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Archive for the ‘space’ category: Page 861

Nov 27, 2015

NASA Digs This Idea for Robots to Build Igloos on Mars

Posted by in categories: robotics/AI, space

The double-walled, translucent space igloos feature a “contemplative yard” meant to feel like the outdoors.

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Nov 26, 2015

New study finds that teaching is not essential for people to learn to make effective tools

Posted by in categories: education, engineering, space

Well if we do have a major SHTF event even though we don’t have many skilled tool makers any more. Then at least the remains of society should be able to teach itself tool making.


A new study from the University of Exeter has found that teaching is not essential for people to learn to make effective tools. The results counter established views about how human tools and technologies come to improve from generation to generation and point to an explanation for the extraordinary success of humans as a species. The study reveals that although teaching is useful, it is not essential for cultural progress because people can use reasoning and reverse engineering of existing items to work out how to make tools.

The capacity to improve the efficacy of tools and technologies from generation to generation, known as cumulative culture, is unique to humans and has driven our ecological success. It has enabled us to inhabit the coldest and most remote regions on Earth and even have a permanent base in space. The way in which our cumulative culture has boomed compared to other species however remains a mystery.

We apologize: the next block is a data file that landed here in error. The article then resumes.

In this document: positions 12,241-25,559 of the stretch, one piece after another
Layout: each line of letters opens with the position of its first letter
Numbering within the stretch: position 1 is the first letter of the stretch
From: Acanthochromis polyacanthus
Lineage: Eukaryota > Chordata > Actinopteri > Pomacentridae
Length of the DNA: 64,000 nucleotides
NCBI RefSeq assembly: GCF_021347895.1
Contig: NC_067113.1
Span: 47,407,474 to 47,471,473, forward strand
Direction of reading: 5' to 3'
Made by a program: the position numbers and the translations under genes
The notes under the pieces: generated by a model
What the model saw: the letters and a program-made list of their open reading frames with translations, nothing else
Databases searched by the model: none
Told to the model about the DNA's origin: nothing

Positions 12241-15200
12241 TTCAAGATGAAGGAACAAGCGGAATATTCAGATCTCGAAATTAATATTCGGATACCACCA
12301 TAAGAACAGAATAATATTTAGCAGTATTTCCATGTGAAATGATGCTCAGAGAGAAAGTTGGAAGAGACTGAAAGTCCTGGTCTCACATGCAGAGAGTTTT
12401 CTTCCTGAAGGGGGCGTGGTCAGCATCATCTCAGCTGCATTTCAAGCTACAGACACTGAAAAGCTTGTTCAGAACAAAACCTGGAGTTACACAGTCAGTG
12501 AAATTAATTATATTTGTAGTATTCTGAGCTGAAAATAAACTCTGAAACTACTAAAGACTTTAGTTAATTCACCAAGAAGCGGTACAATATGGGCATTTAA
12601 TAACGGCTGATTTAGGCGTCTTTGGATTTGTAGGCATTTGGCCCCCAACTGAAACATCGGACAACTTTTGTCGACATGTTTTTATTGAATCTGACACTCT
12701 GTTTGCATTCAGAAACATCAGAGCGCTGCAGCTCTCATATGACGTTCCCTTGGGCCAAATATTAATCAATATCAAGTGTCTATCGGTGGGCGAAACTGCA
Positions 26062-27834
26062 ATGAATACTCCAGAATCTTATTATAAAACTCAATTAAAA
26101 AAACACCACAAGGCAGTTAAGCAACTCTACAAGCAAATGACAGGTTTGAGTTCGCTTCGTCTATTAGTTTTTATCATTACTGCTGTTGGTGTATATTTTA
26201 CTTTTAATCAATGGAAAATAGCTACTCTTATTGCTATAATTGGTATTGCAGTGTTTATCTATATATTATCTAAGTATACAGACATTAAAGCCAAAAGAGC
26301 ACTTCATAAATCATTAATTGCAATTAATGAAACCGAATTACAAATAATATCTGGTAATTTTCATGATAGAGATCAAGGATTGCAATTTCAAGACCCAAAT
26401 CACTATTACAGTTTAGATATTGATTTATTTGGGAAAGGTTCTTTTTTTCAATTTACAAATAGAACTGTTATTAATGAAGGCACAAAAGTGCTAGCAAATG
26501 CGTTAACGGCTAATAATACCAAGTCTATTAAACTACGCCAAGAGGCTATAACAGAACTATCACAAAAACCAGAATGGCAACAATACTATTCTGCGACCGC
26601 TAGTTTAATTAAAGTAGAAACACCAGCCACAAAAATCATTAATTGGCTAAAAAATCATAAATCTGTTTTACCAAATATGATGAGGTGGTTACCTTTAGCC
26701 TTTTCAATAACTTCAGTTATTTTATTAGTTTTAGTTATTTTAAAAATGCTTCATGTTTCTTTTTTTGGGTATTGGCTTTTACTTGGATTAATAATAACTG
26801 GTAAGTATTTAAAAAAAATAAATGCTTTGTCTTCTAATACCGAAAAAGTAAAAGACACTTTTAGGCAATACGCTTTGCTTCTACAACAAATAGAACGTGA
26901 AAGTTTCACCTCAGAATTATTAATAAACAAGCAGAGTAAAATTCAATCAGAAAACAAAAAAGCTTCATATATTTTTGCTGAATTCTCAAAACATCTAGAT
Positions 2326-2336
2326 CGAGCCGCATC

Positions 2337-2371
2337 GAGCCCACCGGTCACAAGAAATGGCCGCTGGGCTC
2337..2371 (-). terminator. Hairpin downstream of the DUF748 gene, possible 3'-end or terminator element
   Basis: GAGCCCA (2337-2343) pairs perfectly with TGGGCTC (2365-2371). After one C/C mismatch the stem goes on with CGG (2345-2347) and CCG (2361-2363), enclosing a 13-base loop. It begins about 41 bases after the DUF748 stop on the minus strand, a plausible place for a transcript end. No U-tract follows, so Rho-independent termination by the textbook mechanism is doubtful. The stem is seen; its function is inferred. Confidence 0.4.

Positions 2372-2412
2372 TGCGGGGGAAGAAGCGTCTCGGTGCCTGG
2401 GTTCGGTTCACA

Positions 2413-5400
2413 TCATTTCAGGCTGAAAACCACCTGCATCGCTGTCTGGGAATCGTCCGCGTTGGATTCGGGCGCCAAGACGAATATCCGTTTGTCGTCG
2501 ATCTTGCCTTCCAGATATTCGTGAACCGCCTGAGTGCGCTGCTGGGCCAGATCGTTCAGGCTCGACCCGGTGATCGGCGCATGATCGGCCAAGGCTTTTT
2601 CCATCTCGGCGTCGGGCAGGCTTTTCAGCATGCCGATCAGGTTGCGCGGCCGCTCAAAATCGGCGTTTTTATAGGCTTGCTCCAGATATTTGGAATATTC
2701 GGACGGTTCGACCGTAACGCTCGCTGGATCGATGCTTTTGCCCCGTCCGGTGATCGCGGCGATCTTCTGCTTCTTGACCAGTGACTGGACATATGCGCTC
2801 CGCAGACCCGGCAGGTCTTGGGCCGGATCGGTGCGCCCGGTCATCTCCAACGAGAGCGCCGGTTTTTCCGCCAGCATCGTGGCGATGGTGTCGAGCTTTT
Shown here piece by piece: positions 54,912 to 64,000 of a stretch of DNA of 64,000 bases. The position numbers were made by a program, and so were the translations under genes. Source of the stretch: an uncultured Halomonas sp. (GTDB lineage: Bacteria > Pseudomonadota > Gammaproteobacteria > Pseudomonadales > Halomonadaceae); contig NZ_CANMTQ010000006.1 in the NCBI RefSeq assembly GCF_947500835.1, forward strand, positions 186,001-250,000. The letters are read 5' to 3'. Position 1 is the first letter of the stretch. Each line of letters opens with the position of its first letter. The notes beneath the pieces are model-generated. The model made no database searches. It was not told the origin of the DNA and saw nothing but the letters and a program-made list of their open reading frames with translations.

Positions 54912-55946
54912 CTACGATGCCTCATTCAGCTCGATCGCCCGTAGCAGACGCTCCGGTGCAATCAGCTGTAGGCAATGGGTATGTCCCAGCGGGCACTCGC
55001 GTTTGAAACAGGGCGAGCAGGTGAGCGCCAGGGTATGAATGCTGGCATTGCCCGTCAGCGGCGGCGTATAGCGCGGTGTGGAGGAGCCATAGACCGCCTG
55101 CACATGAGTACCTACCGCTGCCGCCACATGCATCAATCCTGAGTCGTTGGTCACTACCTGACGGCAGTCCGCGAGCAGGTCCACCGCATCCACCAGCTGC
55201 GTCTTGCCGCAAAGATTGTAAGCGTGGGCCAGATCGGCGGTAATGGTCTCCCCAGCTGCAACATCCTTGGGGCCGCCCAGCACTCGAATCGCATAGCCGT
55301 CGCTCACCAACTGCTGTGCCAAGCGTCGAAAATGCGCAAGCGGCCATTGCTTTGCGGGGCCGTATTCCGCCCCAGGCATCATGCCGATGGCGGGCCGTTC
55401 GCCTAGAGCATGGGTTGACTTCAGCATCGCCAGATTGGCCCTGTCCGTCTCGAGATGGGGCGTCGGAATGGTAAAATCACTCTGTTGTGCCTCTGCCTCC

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Nov 26, 2015

New Generation Gamma-Ray Spectroscope Can Detect Hidden Minerals in Asteroids

Posted by in categories: innovation, space

This breakthrough technology is great for both asteroid mining and determining whether an asteroid poses a threat to our planet.

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Nov 25, 2015

The tardigrade genome has been sequenced, and it has the most foreign DNA of any animal

Posted by in categories: biotech/medical, food, life extension, space

Scientists have sequenced the entire genome of the tardigrade, AKA the water bear, for the first time. And it turns out that this weird little creature has the most foreign genes of any animal studied so far – or to put it another way, roughly one-sixth of the tardigrade’s genome was stolen from other species. We have to admit, we’re kinda not surprised.

A little background here for those who aren’t familiar with the strangeness that is the tardigrade – the microscopic water creature grows to just over 1 mm on average, and is the only animal that can survive in the harsh environment of space. It can also withstand temperatures from just above absolute zero to well above the boiling point of water, can cope with ridiculous amounts of pressure and radiation, and can live for more than 10 years without food or water. Basically, it’s nearly impossible to kill, and now scientists have shown that its DNA is just as bizarre as it is.

So what’s foreign DNA and why does it matter that tardigrades have so much of it? The term refers to genes that have come from another organism via a process known as horizontal gene transfer, as opposed to being passed down through traditional reproduction.

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Nov 25, 2015